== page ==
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Published by the European Union Agency for Fundamental Rights (FRA), this report is based on the data gathered and analysed by JPR and Ipsos MORI after we were commissioned by the EU to conduct the survey. It constitutes probably the largest survey of European Jews ever undertaken.
This qualitative study, by the leading sociologist of Hungarian Jewry, examines the views of a cross section of Hungarian Jewish leaders, and calls for infrastructural reform in the Hungarian Jewish community. Originally written in English, this is the Hungarian language translation.
'The Hebron agreement represented acknowledgement by Netanyahu of the realities of the Israeli-Arab peace-making process as well as of the pressures of American power. It rescued Israel, at least for the time being, from a deteriorating international position.' Joseph Alpher
Written by a leading journalist specialising in German Jewish life, this study is based on the views of a cross-section of German Jewish leaders, and explores some of the key challenges confronting the community. Originally written in English, this is the German language translation.
A detailed look at Jewish life in Germany based on interviews with German Jewish leaders. It explores how Jewish life has changed in Germany since the fall of the Berlin Wall, and the challenges posed by the huge influx of Jews and their families from the Former Soviet Union.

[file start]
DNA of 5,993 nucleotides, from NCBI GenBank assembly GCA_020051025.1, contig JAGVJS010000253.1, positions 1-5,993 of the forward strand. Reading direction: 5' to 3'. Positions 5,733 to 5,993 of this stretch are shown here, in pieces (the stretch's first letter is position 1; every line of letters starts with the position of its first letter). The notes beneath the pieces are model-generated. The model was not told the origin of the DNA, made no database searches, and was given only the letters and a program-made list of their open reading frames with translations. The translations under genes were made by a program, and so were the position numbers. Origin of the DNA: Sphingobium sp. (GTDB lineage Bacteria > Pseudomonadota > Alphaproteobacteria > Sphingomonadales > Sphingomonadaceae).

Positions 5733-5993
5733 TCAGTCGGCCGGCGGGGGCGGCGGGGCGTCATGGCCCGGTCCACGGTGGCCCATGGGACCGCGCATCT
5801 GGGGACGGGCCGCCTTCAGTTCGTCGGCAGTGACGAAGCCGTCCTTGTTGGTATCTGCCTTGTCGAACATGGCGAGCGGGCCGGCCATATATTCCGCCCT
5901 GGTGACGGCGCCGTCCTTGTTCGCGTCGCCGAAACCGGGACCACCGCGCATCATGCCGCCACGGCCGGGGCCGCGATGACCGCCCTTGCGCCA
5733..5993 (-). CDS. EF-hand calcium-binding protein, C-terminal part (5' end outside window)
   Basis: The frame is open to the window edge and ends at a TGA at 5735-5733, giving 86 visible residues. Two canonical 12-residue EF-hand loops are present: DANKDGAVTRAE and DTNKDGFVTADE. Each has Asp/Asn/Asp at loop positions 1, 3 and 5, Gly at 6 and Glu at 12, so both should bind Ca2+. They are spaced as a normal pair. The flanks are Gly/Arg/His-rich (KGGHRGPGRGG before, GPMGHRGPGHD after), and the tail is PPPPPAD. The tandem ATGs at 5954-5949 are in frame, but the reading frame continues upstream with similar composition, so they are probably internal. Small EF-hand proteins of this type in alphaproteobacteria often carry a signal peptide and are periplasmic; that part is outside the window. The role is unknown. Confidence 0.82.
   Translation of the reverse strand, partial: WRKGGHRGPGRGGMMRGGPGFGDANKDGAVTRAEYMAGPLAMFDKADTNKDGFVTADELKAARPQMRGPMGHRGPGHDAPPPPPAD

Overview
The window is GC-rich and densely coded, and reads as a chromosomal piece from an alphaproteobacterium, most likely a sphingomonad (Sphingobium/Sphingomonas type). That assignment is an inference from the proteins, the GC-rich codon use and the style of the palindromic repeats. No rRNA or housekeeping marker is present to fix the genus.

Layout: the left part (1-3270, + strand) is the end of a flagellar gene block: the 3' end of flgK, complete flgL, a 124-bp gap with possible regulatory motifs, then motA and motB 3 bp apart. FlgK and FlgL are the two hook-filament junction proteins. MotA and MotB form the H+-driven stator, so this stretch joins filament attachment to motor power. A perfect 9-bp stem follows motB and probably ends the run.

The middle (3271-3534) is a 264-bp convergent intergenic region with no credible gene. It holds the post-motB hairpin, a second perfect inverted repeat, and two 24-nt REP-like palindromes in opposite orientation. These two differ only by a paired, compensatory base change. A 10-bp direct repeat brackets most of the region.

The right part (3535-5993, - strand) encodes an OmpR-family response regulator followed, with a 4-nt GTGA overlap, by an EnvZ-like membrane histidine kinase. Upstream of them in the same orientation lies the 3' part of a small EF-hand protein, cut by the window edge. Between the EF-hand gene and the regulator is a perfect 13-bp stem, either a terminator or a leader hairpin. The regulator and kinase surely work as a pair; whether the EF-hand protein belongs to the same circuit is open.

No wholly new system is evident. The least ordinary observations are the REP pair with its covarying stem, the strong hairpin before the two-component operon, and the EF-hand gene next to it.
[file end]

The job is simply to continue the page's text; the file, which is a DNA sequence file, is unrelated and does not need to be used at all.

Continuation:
Zygmunt Bauman is Emeritus Professor of Sociology at the
University of Leeds and the University of Warsaw. This paper was
given as the Malcolm Hay of Seaton Memorial Lecture in December 2007 in London under the joint auspices of the University of Aberdeen and JPR.
A new study which looks at the ‘new antisemitism’ in Europe and asks whether Europe is still a good place for Jews to live. Steven Beller argues that the impulse to sound the alarm is misplaced, especially when aimed at ‘Europe’ itself.
This report presents the project of 'mapping' the extent of the Jewish cultural renaissance in Europe. The four countries selected for this study: Italy, Poland, Belgium and Sweden, each have a relatively small Jewish population.
Professor Vernon Bogdanor CBE assesses the state of democracy in the contemporary world. Noting recent developments in the Arab world, he offers a cautiously optimistic prognosis based in part on his view that the future will be written not by political elites, but by the people themselves.
An important study using UK Census data to assess how the composition of the British Jewish population is likely to change over the coming decades, and focusing in particular on the changing numerical balance between the strictly Orthodox and mainstream Jewish communities.